Well, Zorro, I have to wonder if you actually read Retail Superstars, or Small Giants, for that matter. George Whalin made absolutely no claim that the companies he was writing about were going to "transform the economy," nor did I make any such claim about the Small Giants. That wasn't the point of either book, and that mentality has nothing to do with why Tom liked them. My point was that bigness and greatness have nothing to do with one another. George's point was that the greatest retailers (judged by the standards of their industry, which are the only ones that matter) are actually the independents. You may think that such companies are unimportant, but the U.S. economy would collapse without them. Are you aware, for example, that 50% of the US workforce works in companies with 20 to 500 employees? That's where all the innovation is coming from as well. Why? Because big companies are bad at it. That's why they buy small innovative businesses. That segment of the economy is essentially America's R&D lab. Among other things, they are coming up with the innovations that are going to utterly transform the world of manufacturing in the next 10 years and deprive China of its cheap labor advantage—because the labor component will become far less important than the ability to develop effective business systems and management, which is an area in which the Chinese stink. And where do you think the major manufacturing industries of today—the innovations that have created our world—have come from? Did you miss the 1980s and 1990s? I do worry about the future of that kind of entrepreneurship in this country, but the big threat comes not from China and India, but from our own protectionists, big unions, and government over-regulation. (See Sarbanes-Oxley, and then ask yourself why there were no IPOs in 2008, and how that stymied the development of the manufacturing powerhouses you apparently believe are important to our future.) As for the Retail Superstars and the Small Giants, they have a different role to play that is every bit as important as "making things." (And BTW, the back-up alarm/emergency light company you deride makes a lot of things, and it's the world leader in what it makes.) Those companies are the heart and soul, not just of our economy, but of our society. They are community leaders in thousands of cities and towns around the United States. Their practices shape the communities we live in, the values we live by, and the quality of the lives we lead. Yes, they are anathema to big labor, because they aren't unionized. That's why big labor is pushing card checks. Then again, their working standards and efficiency far exceed that of the unionized giants, whose lunches they regularly eat.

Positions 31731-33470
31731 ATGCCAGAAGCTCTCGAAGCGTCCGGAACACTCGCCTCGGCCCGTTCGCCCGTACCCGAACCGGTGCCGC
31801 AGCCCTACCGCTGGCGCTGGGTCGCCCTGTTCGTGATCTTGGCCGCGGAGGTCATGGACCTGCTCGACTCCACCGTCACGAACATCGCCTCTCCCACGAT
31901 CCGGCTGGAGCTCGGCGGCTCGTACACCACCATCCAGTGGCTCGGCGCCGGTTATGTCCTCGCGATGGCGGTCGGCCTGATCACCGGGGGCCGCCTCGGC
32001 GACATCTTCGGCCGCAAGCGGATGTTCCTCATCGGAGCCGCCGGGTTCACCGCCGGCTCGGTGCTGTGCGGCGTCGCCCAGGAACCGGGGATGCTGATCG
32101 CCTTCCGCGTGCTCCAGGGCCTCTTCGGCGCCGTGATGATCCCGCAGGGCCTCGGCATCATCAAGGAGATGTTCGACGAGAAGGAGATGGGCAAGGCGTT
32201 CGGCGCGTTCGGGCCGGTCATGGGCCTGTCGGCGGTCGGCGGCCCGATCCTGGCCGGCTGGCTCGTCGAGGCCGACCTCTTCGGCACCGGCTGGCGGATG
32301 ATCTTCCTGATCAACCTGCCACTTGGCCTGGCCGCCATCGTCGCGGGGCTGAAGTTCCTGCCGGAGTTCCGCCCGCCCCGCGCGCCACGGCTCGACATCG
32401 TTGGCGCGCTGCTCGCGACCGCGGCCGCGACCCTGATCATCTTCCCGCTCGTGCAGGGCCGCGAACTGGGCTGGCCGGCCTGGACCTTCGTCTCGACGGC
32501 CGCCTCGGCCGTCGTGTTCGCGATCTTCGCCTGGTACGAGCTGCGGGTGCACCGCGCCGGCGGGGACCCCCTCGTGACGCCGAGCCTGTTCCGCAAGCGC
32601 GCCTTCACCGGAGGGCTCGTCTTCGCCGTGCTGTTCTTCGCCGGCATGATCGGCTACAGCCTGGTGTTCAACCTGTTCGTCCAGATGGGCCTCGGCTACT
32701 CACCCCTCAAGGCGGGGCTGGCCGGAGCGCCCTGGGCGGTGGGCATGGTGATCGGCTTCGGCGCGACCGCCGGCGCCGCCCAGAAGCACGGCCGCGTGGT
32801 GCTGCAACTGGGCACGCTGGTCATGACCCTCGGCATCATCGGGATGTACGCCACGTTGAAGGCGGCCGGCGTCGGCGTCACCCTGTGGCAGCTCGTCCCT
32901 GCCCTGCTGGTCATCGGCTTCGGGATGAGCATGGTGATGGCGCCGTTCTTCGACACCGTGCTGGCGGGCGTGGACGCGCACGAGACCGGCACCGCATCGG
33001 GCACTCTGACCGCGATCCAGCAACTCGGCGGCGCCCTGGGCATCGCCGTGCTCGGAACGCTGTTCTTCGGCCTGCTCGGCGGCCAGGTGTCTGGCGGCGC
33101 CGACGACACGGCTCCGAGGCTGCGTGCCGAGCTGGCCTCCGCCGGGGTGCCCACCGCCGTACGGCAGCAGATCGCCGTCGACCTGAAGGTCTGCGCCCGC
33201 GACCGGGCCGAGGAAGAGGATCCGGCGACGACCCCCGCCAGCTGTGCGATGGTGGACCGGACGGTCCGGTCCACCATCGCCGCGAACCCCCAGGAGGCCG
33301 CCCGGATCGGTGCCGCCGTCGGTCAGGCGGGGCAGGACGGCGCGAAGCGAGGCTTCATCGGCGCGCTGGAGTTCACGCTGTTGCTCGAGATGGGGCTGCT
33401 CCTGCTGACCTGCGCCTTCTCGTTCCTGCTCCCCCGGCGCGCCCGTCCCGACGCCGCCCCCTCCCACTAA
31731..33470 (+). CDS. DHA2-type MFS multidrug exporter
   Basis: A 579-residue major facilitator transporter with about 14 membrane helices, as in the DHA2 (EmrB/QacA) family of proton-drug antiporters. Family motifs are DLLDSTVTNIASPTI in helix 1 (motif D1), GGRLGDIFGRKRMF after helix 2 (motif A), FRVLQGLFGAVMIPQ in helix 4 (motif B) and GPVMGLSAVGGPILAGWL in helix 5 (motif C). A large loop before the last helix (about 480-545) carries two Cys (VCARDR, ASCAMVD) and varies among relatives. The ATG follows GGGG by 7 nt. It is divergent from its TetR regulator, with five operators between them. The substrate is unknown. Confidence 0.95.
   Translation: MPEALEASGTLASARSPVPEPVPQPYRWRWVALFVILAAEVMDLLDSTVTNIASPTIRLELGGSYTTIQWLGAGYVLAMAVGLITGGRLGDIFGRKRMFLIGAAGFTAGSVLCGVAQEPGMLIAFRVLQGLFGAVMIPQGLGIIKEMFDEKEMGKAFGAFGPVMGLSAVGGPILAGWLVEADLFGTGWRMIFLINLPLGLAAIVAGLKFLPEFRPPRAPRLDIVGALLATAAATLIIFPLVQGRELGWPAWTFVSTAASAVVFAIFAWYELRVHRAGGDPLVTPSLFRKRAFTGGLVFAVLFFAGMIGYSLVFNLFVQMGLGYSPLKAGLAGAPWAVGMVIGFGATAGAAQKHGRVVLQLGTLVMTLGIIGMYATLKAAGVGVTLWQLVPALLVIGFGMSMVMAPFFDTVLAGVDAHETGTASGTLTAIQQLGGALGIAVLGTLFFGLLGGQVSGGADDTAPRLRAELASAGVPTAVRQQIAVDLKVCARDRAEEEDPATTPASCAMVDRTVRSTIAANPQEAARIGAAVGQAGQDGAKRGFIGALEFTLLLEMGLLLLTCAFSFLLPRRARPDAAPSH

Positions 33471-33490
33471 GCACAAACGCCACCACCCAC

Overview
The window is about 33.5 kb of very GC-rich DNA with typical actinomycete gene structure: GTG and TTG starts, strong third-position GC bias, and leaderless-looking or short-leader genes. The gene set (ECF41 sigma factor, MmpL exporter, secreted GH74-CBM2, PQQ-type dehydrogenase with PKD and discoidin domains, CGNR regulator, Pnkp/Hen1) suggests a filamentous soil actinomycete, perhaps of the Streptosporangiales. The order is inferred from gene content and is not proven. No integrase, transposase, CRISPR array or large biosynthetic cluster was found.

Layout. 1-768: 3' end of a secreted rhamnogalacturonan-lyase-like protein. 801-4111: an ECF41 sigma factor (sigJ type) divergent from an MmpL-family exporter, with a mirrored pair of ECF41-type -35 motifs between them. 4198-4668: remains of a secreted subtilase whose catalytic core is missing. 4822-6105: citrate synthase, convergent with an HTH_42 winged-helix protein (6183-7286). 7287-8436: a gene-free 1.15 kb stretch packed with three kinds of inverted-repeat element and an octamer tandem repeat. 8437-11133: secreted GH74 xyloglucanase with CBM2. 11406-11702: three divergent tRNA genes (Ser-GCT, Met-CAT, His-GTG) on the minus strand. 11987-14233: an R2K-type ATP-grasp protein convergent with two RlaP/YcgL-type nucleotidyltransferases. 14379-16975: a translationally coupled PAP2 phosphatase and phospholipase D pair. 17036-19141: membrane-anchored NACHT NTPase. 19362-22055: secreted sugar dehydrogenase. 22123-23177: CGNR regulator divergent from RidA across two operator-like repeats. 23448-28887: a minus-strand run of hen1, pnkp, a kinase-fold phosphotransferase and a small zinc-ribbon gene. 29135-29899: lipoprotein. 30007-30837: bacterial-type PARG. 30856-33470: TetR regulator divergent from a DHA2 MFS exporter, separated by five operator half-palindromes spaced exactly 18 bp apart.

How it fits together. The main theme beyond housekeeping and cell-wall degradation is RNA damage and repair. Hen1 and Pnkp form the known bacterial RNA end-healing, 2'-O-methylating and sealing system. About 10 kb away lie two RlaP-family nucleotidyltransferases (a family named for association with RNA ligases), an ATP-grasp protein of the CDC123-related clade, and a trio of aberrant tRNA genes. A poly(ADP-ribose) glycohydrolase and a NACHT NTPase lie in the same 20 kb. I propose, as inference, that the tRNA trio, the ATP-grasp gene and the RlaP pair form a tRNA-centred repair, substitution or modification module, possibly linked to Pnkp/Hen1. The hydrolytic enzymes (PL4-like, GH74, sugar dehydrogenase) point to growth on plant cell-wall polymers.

Cathy Mosca posted this on 01/06/2010.